Sunday, July 28, 2013

For Lovers of History

I am very happy to report that one of my favorite blogs has come back to life after having gone silent for a long period. Georgian London is a treasure trove of great articles dealing with life in 18th and early 19th century London. And for those partial to military history someone has kindly uploaded the entire series "Soviet Storm" onto YouTube. This 18 part TV series was produced in modern Russia and deals with the Eastern Front of the Second World War. This theater of the war has often been given short shrift by American historians especially during the Cold War period.

The series is extremely detailed, well narrated (in English though the maps are mostly in Cyrillic) and remarkably frank in its discussion of the shortcomings and failures of the Soviet Army especially early in the war. It also does not shrink from noting Stalin's ruthlessness and his habit of shooting underperforming generals. Though it does gloss over some of the more embarrassing details like Stalin's near breakdown in the first days of the war and the fact that on at least two occasions he sent feelers to Germany suggesting peace on terms that would have been very advantageous to the Nazis had  Hitler possessed more sense than a houseplant. Likewise Soviet war crimes are barely mentioned. But moving beyond these details the series has so far (I am about half way through it) really impressed me.

Those with a decent command of history will of course know that unlike in the Pacific, in the European theater of the war the principal actors were Germany and the USSR. The United States and Britain were mainly supporting actors in that part of the great drama. Considering the losses suffered by the Red Army one would be more than justified in asking if we could have won the war had Hitler not made the fatal mistake of invading Russia, and brutalizing its population as he rolled towards Moscow.

My own view is that it's exceedingly unlikely we could have dislodged the German Army from Europe on our own. The Soviets suffered no less than 20 million killed in their Great Patriotic War, and the actual number is likely closer to 25 million. Would America have been willing to suffer such losses on behalf of people on another continent, fighting against an enemy who had not actually invaded us? I seriously doubt it.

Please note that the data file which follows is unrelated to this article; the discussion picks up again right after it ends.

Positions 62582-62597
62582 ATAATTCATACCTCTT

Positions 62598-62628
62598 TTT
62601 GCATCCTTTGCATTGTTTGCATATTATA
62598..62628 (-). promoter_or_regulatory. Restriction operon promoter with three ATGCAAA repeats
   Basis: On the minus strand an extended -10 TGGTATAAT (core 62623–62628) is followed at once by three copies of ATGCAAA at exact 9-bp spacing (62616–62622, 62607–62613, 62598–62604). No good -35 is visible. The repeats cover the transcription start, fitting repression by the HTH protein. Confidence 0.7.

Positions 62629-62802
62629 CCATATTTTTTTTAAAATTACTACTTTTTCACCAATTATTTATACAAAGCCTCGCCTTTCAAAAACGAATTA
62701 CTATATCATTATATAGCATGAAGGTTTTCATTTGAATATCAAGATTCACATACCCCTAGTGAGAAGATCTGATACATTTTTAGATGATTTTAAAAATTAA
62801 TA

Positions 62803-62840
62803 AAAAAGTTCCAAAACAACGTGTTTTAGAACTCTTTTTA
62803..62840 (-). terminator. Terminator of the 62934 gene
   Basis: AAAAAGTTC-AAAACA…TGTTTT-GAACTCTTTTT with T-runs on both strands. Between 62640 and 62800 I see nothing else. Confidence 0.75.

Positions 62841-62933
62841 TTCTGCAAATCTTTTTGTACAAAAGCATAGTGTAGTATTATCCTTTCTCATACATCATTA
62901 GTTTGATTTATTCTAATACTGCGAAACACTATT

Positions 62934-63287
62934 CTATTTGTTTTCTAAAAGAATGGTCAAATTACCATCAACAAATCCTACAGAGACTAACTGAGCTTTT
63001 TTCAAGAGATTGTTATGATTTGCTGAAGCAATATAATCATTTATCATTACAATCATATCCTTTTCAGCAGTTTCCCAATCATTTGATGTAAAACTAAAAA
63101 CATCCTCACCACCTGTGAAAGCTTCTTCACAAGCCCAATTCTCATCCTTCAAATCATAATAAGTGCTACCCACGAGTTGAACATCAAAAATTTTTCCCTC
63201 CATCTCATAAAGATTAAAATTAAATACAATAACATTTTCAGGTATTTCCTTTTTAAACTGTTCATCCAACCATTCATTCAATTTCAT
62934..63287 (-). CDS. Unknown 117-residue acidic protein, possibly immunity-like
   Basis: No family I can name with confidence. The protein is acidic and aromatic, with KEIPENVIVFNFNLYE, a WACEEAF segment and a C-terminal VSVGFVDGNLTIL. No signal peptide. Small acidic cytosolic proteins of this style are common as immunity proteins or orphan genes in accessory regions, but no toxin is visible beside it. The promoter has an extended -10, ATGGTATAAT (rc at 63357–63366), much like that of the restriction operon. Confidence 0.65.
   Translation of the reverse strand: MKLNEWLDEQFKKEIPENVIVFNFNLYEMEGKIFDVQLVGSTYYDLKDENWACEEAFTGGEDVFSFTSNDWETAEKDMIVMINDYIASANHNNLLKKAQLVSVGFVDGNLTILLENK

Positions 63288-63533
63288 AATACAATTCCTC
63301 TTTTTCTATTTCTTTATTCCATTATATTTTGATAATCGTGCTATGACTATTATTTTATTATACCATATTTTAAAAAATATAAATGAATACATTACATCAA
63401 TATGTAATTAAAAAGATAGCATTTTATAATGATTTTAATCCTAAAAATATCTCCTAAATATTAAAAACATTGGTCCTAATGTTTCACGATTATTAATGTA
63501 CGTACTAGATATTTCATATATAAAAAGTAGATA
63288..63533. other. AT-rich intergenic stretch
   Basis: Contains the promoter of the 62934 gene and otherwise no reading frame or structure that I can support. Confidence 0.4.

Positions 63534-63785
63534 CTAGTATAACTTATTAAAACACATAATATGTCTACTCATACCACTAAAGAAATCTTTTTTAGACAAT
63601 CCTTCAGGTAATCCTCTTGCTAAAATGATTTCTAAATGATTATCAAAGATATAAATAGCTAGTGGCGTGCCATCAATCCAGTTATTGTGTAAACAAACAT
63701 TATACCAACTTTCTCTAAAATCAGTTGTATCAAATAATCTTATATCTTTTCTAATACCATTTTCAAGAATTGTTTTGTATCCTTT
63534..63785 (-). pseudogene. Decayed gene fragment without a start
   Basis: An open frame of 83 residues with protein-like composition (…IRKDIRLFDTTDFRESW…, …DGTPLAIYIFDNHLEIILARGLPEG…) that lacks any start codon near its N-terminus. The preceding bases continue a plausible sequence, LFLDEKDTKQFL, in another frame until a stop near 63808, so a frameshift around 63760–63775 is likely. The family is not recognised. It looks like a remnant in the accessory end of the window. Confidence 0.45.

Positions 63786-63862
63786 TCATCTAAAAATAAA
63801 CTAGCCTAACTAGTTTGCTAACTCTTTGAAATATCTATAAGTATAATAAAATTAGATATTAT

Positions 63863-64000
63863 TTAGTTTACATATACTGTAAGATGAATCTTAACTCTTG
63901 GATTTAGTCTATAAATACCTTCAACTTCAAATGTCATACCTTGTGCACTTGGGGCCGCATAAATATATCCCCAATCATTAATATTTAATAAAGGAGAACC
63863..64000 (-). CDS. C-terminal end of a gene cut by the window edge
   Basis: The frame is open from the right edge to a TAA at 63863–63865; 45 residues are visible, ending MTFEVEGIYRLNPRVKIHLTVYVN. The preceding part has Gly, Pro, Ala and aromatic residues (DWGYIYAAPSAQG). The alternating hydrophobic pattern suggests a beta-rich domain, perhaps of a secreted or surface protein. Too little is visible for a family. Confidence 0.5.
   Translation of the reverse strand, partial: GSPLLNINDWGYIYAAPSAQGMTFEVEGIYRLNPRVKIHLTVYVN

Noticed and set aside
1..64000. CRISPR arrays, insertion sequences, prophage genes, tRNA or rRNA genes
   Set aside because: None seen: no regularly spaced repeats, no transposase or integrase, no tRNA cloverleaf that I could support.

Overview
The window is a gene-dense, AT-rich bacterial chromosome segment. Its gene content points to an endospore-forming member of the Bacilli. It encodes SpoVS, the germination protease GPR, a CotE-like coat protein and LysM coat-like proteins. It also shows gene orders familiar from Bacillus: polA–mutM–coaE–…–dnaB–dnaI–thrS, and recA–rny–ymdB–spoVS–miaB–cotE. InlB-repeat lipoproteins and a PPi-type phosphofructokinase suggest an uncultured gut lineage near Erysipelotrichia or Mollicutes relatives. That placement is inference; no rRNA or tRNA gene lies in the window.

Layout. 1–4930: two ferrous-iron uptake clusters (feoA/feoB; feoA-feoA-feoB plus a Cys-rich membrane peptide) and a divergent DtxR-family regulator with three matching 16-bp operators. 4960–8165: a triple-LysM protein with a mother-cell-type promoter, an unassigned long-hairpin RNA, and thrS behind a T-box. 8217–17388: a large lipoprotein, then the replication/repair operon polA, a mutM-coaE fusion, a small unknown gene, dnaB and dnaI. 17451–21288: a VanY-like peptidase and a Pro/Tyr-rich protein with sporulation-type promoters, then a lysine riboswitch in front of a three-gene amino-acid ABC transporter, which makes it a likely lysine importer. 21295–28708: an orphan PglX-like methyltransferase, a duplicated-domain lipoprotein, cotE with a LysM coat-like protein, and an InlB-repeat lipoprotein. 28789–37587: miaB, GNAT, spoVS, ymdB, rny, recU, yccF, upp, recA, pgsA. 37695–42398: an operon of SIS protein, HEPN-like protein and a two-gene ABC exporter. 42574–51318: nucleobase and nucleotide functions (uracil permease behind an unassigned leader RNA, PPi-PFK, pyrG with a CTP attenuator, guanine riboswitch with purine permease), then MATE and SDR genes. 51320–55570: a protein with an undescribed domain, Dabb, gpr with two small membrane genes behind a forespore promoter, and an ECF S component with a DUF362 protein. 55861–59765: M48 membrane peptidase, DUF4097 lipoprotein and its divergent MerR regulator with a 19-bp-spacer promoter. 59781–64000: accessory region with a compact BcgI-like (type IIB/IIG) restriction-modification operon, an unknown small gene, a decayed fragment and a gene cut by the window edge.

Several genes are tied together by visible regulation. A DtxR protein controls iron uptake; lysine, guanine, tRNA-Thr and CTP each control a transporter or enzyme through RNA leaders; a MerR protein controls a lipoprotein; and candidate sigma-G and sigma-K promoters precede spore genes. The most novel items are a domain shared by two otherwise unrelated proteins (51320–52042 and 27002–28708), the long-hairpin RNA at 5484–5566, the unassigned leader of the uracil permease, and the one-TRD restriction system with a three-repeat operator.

Of course based on what we know of Hitler's character and his megalomania it seems likely that even had we stayed out and let Britain go down, we would have ended up fighting Hitler at some point. He just wasn't the sort of guy who handled the stress of peace well.

2 comments:

Owen White said...

I cannot more highly recommend this reassessment of Stalin as military leader: http://www.amazon.com/Stalins-Wars-From-World-1939-1953/dp/0300136226

John (Ad Orientem) said...

I think Stalin as a war leader has been badly underrated by Western historians. This again seems likely to be a byproduct of the Cold War. He was a very shrewd man who combined a tenacity with utter ruthlessness that was essential to the USSR winning the war.

Stalin and Hitler are inevitably compared. But aside from the fact that they were both totalitarian dictators and mass murderers there is little resemblance. Hitler was probably unbalanced on a certain level and was almost certainly barking mad by the end of the war. But Stalin was the ultimate realist. He may have been wrong from time to time, but there was not a delusional bone in his body. Stalin was simply a sociopath. He was devoid of anything most people would call a conscience. Which when combined with his shrewd (and sometimes slightly paranoid) nature made him an extremely competent wartime leaders, as well as one of the greatest mass murderers in history.

A brilliantly competent dictator - wartime leader and utterly evil; Stalin gets my vote as the most fascinating leader of the Second World War.